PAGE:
Question: at the time of the crash, the last two seconds of the log, which direction of roll was recorded in RCIN? If I read that chart correctly, RCIN received input to full left roll and full pitch down, which I did not do. The two observers assisting at the time, experienced builders and pilots, also described the aircraft behaving similarly to a loss of RC.

Lessons learned from your report/observation: Use manual mode. Manual mode was definitely on the checklist but was deferred because the mode button was not mapped as planned.
If or when the plane is repaired, I will swap out Herelink and use a traditional RC transmitter. I had difficulty judging throttle input as I only had half-throttle travel.

Thanks again for taking the time to look at the log.

No problem, like I say, I would be interested in the opinion of others as I’m still learning.

Re. your question, Ithink full right roll would equate to a pwm time of 2000 and full right roll would then be 1000. The only way to really know, for your set up would be to check the herelink calibration in missionplanner - it will tell you in the radio calibration window. You would need the receiver (herelink) plugged in to the cube and the cube linked to mission planner either by a telemetry link or by a USB cable.

I have to say, I am a little worried regarding your statement that you only had half throttle on the herelink. That would lead me to suggest the calibration of the herelink controls wasn’t complete or otherwise in error.

For the cost of these airframes I hope you do repair and have another go. Perhaps check in here before flying again so we can be sure about basic setup and control checks etc.

Good luck.

I meant that i enabled “center throttle 0” option on the Herelink so that center = 1000 and top = 2000. It has been calibrated after the option was enabled.

Most of my aircrafts do not require 50% throttle to cruise, and the self-centering throttle stick wasn’t quite useful in Manual or FBWA. The downside of that option is that muscle memory takes over and the stick goes to center and shut off the motor.

Ah ok, self centring stick for throttle on a conventional aircraft isn’t that great as you know.

I know… Why do you have to remind me how silly I am? LOL

I bought the Herelink 20 months ago and put together 4 aircrafts in that time frame without installing it on any of them. I have no idea what i was thinking using it on this one.

Here’s the first link of the accident chain…

Hi @Dougie,

My observations are as follows. I would like to hear others’ views on whether this is correct.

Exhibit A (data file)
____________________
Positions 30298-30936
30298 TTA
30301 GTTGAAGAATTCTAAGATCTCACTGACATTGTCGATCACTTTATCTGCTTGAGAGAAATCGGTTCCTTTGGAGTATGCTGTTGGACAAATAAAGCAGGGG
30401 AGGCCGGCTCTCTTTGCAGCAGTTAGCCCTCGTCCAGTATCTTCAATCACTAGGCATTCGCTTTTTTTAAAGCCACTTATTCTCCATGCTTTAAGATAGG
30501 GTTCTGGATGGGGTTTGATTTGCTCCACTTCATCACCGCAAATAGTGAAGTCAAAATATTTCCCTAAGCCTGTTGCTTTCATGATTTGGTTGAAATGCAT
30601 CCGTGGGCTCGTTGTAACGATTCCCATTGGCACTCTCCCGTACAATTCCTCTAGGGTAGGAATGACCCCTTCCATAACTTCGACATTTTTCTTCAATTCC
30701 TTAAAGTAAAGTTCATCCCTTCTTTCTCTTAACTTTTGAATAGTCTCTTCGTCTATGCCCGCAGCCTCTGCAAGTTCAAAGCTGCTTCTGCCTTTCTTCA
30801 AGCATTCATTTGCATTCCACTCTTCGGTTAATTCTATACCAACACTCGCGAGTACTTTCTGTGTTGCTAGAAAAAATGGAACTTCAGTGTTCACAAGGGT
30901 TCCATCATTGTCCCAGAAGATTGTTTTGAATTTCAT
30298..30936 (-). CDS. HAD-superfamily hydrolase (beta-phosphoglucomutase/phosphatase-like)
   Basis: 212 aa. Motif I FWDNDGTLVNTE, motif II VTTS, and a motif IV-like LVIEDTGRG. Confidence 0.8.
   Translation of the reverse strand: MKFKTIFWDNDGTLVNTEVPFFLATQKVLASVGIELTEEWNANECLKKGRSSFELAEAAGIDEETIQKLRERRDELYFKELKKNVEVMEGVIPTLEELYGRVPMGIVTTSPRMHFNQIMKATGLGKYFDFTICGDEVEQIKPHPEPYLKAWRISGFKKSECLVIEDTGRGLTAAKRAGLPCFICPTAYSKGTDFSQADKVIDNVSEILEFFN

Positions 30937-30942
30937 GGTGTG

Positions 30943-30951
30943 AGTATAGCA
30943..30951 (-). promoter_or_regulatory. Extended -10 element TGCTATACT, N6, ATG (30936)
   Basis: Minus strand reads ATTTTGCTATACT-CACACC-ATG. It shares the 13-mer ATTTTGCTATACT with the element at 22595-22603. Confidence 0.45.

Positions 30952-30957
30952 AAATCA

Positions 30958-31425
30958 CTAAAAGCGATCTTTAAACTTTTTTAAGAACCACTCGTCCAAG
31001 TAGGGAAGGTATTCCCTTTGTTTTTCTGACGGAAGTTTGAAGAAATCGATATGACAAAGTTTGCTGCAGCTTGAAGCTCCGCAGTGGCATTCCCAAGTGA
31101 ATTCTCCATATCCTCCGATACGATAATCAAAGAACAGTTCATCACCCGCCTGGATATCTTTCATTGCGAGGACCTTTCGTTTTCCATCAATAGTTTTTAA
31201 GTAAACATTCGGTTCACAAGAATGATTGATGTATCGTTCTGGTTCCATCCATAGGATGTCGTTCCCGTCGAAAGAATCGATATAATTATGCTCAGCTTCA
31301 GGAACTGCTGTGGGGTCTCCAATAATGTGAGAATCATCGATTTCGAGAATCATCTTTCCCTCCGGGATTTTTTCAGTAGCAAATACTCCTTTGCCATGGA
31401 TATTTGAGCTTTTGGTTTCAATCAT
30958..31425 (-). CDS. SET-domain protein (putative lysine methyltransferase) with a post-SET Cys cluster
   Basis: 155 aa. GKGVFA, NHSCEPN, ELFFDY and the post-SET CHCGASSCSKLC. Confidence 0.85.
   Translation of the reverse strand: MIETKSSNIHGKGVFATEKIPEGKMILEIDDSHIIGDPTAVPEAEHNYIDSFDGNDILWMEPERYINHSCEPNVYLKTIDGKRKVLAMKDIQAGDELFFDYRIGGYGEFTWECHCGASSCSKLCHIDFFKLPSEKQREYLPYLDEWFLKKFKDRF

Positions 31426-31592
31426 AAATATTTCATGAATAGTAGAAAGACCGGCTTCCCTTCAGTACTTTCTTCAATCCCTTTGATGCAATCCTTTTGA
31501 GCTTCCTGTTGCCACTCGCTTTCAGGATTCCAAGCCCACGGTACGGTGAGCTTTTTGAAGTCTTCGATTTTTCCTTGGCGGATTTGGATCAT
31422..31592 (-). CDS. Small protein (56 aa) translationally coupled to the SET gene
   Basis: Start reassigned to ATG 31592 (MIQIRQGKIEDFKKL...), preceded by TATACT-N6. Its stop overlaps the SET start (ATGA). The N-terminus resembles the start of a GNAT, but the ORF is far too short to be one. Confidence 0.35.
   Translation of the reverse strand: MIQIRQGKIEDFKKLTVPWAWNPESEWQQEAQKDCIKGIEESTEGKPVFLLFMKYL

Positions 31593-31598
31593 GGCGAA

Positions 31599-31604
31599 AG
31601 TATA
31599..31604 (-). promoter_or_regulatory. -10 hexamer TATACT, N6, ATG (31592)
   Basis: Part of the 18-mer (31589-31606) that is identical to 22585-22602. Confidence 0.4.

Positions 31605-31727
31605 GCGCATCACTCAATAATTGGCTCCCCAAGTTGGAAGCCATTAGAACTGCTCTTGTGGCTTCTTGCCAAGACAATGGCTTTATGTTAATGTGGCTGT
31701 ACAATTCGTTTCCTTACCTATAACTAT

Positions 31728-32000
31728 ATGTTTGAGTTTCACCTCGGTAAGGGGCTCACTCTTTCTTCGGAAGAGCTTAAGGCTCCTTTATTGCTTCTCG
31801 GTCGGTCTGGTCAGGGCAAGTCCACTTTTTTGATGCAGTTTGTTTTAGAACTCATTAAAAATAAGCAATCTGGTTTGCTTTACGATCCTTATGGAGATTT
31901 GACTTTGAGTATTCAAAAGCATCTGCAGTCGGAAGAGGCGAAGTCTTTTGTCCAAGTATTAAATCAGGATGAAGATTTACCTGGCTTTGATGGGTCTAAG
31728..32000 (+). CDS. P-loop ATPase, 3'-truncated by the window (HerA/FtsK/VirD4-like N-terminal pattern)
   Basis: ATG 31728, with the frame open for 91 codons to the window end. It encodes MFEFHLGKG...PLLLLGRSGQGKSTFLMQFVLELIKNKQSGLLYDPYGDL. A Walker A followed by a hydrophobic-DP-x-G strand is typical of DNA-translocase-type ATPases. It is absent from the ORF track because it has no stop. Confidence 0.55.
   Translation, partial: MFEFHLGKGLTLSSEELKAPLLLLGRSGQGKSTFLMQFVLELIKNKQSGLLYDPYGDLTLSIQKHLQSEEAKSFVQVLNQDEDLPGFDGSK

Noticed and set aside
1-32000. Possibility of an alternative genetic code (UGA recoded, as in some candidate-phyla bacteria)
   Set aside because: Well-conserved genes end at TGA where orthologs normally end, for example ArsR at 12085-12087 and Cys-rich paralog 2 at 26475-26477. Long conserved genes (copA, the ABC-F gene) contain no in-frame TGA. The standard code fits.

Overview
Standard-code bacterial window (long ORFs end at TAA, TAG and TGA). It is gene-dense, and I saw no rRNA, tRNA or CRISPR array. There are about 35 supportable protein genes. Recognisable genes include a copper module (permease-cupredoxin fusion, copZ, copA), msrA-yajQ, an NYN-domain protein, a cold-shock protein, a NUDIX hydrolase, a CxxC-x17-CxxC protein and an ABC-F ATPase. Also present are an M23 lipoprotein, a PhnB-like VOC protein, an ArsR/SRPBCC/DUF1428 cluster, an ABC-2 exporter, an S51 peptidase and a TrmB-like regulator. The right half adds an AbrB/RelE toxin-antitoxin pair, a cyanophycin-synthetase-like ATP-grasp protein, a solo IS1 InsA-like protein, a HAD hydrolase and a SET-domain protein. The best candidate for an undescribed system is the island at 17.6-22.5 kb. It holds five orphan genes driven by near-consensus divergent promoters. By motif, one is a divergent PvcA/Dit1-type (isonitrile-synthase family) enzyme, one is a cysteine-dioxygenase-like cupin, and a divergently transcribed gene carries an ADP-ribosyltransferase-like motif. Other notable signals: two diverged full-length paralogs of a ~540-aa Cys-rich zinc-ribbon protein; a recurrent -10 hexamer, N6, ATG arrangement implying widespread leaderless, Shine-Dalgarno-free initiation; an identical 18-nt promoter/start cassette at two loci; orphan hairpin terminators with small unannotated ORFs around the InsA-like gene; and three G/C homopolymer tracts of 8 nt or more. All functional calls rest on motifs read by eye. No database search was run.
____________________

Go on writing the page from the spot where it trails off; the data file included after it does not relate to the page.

The rudder movement is reversed.
In FBWA, the rudder normally moves to yaw in the same direction as the aircraft is rolling. However, your plane is yawing in the opposite direction of the roll direction. This can be clearly seen in AutoTune mode, where you are repeatedly rolling the aircraft (see the following video). I believe this is because you have set SERVO4_REVERSED=1.

Just before the crash, the aircraft was moving the aileron in the right roll direction in an attempt to bring the attitude from left roll to level. At the same time, however, the aircraft was yawing significantly to the left. Yawing to the left increased the speed of the right wing, and the lift of the right wing was extremely large. This caused the aircraft to roll to the left. In this case, the left yawing had a greater effect on the left roll than the aileron’s effect on the right roll.

I recommend that you check the servo reversal settings according to this document.


Looks like you nailed it, hatnac. (my opinion)

We did not notice any skidding behavior while it was in the air (a white plane at a safe altitude in overcast), but it makes perfect sense!

Thinking back, I checked manual pitch, roll, and yaw; then, I checked FBW pitch and roll. FBW yaw was not checked thoroughly because I couldn’t induce the V tail to make enough deflection.

I don’t recall setting up any reversed servo for the aileron, elevator, throttle, and rudder. I remember being happy about not having to mess with any channels during bench testing as I have messed up channel outputs before. But I may have reversed the wrong channel when trying to reverse ground steering.

The airframe is almost repaired, and it looks like a cracked egg… I shall name it Humpty Dumpty from now on.